An individual home content originator does so usually through a social media channel or blogging/website channel. An individual content originator seldom manages application software or platform infrastructure. A corporate content originator might also manage application software or platform infrastructure.

The main interaction mechanism for an individual home content creator is the web browser/phone app. These are both client applications. The vast majority of users are client side not server side.

More control for the client side home user/originator to balance server side corporate owner/originator or corporate XaaS service provider.

A browser ontology would help highlight the home user client side use cases over and above the corporate server side use case.

A browser ontology is important also for corporate client side use cases. But these should not take priority over home user client side use cases. The corporate client side has a small army of technology specialists to aid in adherence to corporate policy and compliance. The home client side has no backup technology corporate IT division to help in adherence of home policy and compliance.

That is corporates client sides are usually centrally managed by professionals technologists. Home client sides are usually not managed at all or at best by amateur tech enthusiasts. The home user has no depth of technology capability to call upon as the corporate has. Most home client side users are naïve.

This has a relation to the technology standards that were created in the original context of academic knowledge sharing with the user/originator at CERN. This is not the context for practically any user/originator in the current context of client side web browser/phone app use.

There are necessarily relations with the standards bodies like the IETF and W3C and others. Would the internets technology standards have been designed/architected in same way given the current use context? Likely not.

Having arrived at the current context in regard to the entirety of the internet standards protocols and other technology baggage to quote the old Irish saying, ‘You know, if I were you, I wouldn’t start from here.’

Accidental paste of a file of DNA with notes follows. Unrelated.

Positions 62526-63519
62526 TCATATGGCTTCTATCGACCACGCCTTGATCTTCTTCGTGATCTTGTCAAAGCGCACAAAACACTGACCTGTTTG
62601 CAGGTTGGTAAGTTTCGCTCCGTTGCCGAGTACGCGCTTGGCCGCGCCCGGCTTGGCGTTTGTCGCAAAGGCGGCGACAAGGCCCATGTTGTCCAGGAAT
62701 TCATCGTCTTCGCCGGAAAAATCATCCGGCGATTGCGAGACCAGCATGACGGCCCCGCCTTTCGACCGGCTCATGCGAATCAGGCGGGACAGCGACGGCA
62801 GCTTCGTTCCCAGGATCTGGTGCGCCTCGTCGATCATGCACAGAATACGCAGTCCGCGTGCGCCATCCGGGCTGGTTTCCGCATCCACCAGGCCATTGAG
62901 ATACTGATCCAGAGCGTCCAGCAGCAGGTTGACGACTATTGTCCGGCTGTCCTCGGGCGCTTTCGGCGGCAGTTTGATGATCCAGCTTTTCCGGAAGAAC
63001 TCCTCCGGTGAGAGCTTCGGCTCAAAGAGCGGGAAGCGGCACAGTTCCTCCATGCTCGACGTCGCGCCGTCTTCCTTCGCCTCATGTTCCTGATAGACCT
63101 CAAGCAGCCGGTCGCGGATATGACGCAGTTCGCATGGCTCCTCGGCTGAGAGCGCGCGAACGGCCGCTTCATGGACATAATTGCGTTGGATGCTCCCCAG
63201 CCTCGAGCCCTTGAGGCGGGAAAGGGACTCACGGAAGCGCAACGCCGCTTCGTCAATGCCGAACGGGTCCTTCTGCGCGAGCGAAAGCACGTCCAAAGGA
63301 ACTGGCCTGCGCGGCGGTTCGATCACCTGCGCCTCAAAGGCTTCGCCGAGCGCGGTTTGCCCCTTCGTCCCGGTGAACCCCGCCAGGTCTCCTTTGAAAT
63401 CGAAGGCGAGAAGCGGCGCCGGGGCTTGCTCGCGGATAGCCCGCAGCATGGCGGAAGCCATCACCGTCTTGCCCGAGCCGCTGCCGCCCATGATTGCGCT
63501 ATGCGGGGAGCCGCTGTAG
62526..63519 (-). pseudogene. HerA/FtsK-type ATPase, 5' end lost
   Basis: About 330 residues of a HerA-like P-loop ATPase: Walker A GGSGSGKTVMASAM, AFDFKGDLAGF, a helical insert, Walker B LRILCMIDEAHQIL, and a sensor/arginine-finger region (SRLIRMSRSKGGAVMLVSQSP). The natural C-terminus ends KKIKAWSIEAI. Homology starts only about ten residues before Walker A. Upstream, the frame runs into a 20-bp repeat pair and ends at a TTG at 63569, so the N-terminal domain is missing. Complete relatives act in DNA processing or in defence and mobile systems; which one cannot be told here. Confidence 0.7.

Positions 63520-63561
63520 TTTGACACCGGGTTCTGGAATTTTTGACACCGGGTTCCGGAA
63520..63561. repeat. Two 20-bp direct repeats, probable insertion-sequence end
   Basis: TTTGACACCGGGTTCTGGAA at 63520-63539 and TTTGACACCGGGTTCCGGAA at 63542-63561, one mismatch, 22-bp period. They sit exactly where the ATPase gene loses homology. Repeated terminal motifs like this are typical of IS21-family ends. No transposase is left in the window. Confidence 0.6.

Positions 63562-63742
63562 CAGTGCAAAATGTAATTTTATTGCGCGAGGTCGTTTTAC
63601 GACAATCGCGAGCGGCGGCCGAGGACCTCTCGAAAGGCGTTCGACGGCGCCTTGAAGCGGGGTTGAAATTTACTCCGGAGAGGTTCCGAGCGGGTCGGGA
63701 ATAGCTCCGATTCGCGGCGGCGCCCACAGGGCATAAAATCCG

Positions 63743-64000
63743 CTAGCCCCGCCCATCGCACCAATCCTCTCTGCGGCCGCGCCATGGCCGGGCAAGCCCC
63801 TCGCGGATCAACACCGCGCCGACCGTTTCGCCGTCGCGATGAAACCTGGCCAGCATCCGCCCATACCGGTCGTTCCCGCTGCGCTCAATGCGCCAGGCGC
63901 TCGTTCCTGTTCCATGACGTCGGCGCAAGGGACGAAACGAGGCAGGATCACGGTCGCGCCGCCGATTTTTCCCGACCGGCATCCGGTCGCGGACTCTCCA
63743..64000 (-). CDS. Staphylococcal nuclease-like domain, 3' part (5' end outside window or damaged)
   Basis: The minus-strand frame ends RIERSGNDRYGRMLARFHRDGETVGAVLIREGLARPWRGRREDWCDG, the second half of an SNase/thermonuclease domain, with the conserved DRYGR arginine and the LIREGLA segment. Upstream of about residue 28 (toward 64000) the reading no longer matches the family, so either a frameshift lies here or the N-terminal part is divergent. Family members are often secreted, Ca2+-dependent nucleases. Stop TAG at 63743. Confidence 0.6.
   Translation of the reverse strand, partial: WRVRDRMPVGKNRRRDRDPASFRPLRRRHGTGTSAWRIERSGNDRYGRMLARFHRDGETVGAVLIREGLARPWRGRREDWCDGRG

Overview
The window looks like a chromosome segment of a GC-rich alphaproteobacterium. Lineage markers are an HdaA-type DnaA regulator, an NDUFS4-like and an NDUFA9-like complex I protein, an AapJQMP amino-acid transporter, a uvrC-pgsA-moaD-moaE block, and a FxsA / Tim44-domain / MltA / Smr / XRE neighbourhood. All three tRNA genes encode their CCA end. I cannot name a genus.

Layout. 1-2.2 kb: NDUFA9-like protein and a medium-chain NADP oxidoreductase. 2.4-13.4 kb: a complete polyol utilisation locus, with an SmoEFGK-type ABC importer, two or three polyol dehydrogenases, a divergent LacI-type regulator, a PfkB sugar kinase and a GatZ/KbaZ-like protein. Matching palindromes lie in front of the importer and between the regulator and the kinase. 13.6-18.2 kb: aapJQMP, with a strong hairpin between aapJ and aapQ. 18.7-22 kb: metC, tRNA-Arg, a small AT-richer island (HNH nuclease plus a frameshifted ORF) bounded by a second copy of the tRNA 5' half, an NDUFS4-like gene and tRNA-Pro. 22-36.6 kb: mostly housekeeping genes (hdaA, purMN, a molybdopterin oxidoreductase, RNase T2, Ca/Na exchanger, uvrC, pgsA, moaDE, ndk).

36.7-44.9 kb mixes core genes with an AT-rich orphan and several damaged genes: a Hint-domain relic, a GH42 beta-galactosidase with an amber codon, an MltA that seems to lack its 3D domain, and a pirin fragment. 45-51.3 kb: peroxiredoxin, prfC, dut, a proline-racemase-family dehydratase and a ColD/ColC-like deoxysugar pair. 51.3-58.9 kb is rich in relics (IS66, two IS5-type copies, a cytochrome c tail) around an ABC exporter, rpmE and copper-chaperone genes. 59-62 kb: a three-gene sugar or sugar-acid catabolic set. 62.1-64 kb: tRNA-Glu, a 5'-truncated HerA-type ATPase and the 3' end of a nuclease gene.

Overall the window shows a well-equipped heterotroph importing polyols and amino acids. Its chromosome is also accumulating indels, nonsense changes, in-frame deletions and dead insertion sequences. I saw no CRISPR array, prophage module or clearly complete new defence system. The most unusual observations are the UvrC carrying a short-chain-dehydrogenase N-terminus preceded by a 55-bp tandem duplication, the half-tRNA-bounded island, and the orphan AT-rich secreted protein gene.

So there is a strong case to reconsider the limitations for the home client side user of the current internet context like the standards upon which the internet rests. It may not be in the interests of corporates to shift the focus. Excepting that most of the people who work for corporates when they get home are naïve home client side users.

A browser ontology would highlight the naïve home user client side use cases. To help rebalance interactions between users and providers.

One of the ways to rebalance things away from providers toward user consumers is to look again at the underlying technology standards which were created in a past context and may not be fit for purpose for the current context.

For example increased client side control over completing, or executing, http requests prompted by html hyperlinks served in html pages or like pages by providers. The original naïve context at CERN being no one would want to embed hyperlinks in html pages to hostile server side resources that might compromise the user. Same problem with hypertext links in emails. Or client side executable code or cookies and so on.

A vendor independent web browser/phone app ontology would help in shedding light on the current state context and highlight a path the next state context.

A good analogy are the route finder spider diagrams for the London buses by TFL. Many of the technology protocols and standards are part of the traffic routing in the information journey to the web browser information display stop destination. The protocols and standards might be reconsidered from the viewpoint of the concerns of the web browser client side home traveller over the information highway and side streets and back allies of the internet systems architecture.

P.S. As an aside the spider diagrams are a useful tool for data management and governance too. Particularly in relation of information end points like reports, say a P&L report. Documenting data provenance and ownership and ingress and egress and knowledge composition into report information. The spider diagram showing the route of multiple data flows into the information content being the central ‘stop’ point. From an System of Systems SoS perspective this is part of a nested network view of enterprise information flow.

See also
​ Website Blocking - Ad Blocking with Filter list not fit for purpose